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Kuehners continue tradition of elegant, yet casual dining at the White House Supper Club

By Jean Caspers-Simmet
simmet@agrinews.com

Date Modified: 10/14/2013 3:28 PM

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ST. LUCAS, Iowa — Jann and John Kuehner, owners of the White House Supper Club in St. Lucas, are continuing a tradition started by Jann's parents, Mark and Marge Mihm.

The Mihms started the White House in 1965. Mark also owned a barber shop and jewelry store in the same building.

Jann, who grew up working at the White House, dreamed of owning the supper club. She met her husband, John, also of St. Lucas, when she waited on him in the restaurant. They were working in Minneapolis in 1978 when they decided to buy the business from Jann's parents.

"We wanted to move back to the area," John said. "We raised our family here."

The couple has two children, Craig, who lives in Cedar Rapids, and Jill Heins, a nurse at the West Union Hospital. Jill and her husband have 10-month-old twins, and she still works two nights each week at the White House.

Terry and Carol Costigan now own the barber shop down the street and renamed it the Headquarters. Mark's Jewelry is in a house across the street and is owned by Jann's sister, Pat Ridout. Mark, at 92, still helps at the jewelry store and stops in at the White House every week, where he is known for his outgoing personality. Marge passed away, but a granite etching of a photograph taken in 1942, which is the year she and Mark were engaged, hangs on the dining room wall. People often ask Jann if it's her picture.

"St. Lucas is just 175 people, but these three businesses bring a lot of people into town," John said.

Assistant manager Duane Boyer started working at the White House in 1990. A Loras College graduate, he returned home and began working full-time for the Kuehners in 2000.

"This is like home for me," Boyer said. "This is like family."

John and Jann said they'd like to see Boyer take over the business some day.

There are 22 employees, and all but Boyer are part-time. Many have other jobs.

"We have a good time," Boyer said. "We are a close-knit group."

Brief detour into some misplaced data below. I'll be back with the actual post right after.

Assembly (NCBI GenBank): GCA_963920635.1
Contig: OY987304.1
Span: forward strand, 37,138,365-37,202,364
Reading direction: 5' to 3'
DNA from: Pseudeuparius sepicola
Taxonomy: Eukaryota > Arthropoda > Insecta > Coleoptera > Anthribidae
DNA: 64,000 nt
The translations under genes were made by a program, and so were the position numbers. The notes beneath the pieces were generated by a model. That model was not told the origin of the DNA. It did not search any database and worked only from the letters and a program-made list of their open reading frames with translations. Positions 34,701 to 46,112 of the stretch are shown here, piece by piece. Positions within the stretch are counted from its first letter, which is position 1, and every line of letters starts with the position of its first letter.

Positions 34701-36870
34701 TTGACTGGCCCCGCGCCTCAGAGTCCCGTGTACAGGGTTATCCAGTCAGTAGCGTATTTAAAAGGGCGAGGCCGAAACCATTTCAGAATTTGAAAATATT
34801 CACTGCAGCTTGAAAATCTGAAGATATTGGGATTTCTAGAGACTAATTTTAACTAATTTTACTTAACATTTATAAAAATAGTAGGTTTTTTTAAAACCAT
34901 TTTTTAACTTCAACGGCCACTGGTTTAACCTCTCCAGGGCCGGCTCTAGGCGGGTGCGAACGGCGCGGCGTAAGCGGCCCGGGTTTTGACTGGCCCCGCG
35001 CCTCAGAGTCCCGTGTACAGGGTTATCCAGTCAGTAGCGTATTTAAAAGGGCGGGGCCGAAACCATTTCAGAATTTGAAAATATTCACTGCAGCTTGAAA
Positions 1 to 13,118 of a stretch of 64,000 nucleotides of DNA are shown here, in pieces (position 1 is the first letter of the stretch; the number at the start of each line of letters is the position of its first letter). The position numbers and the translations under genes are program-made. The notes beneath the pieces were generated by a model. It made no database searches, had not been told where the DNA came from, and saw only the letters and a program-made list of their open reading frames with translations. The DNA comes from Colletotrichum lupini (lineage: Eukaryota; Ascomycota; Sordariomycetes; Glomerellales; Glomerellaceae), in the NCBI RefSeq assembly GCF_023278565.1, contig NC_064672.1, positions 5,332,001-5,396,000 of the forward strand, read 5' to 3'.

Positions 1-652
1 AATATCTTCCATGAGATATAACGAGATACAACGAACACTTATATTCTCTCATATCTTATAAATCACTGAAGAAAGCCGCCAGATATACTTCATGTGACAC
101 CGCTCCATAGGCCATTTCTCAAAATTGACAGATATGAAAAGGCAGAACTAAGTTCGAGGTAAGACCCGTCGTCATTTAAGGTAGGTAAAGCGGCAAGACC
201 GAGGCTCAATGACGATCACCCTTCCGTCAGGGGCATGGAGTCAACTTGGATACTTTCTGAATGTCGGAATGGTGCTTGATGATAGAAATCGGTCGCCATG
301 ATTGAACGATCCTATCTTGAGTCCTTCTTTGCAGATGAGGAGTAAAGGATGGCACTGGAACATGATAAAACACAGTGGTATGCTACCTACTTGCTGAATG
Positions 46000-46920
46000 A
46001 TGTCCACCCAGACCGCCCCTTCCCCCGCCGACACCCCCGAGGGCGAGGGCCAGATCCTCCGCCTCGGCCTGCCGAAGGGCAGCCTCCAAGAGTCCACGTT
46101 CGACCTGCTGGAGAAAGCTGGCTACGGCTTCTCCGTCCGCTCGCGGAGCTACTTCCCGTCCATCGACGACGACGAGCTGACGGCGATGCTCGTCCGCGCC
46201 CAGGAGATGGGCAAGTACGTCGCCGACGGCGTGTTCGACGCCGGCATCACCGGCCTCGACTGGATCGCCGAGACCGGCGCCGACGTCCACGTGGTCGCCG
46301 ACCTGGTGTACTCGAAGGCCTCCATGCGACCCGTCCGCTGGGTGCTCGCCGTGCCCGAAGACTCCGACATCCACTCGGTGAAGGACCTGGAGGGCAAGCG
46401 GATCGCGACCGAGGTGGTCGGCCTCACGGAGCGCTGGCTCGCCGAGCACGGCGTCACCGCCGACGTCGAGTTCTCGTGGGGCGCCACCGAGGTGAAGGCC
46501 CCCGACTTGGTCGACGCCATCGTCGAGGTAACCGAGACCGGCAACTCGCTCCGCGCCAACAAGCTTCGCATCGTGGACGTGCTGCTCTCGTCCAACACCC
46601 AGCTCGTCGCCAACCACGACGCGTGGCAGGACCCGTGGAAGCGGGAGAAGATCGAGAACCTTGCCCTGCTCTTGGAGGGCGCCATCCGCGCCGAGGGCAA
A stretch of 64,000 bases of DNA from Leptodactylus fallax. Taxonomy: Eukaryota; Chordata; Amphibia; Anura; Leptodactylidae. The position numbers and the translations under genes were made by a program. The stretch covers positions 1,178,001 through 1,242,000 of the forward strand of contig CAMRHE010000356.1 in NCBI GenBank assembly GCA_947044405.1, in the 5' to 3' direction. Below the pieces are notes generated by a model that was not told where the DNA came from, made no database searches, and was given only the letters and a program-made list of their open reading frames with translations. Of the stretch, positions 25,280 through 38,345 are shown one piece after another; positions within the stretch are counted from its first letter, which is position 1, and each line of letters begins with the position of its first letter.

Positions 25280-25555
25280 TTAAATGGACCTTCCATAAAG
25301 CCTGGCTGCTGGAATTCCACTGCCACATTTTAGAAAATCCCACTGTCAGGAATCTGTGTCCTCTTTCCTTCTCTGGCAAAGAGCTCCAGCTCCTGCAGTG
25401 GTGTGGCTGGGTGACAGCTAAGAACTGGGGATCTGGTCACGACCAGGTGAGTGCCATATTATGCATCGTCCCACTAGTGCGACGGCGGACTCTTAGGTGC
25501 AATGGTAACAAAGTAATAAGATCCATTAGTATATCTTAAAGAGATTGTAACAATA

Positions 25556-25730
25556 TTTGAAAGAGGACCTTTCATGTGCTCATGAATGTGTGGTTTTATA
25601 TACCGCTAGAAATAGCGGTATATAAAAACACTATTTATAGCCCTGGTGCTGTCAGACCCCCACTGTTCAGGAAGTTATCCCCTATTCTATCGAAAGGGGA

Boyer does much of the cooking during the week, and three to four other cooks work with him on weekends when they can serve up to 500 people.

Mark and Marge hired Jim Perry as the manager and chef.

"Jim taught me to cook," Boyer said. "He was a good teacher. He learned by doing it, he didn't read it in a book."

Corky Everson ran the White House bar for many years. A St. Lucas native, she was a waitress in Chicago for several years before returning home.

"She was really good at etiquette," John said. "She brought a little bit of the big city to this little town."

When John and Jann bought the business, Perry and Everson stayed on.

"With Jim in the kitchen and Corky in the bar, it made our start up much easier," John said. "They trained us."

Boyer describes the atmosphere as elegant yet casual. There is lighting on each table.

Jann said that many people come to the White House for special occasions. Guests come from throughout northeast iowa.

Hospitality makes the White House successful, Boyer said.

"And consistency," John said. "Duane, Jann and I are here all the time. People know us. We're like their family and friends."

"I remember when some of our customers were in baby carriers, and now, they're bringing their children," Jann said.

Dinners are meat, potatoes and vegetables. Steaks are big sellers with several beef, pork and chicken entrees on the menu. Seafood grows in popularity.

"A lot of our customers have a freezer of beef and pork at home so they enjoy a Canadian walleye dinner for something special," John said.

Sandwiches and salads are available for lighter appetites.

John and Jann added a new kitchen in 2010 to quadruple cooking and food preparation space. A party room accommodates 25 to 40.

"I think what people like is the complete dining experience that they get here," John said. "We offer signature cocktails, quality food and excellent service."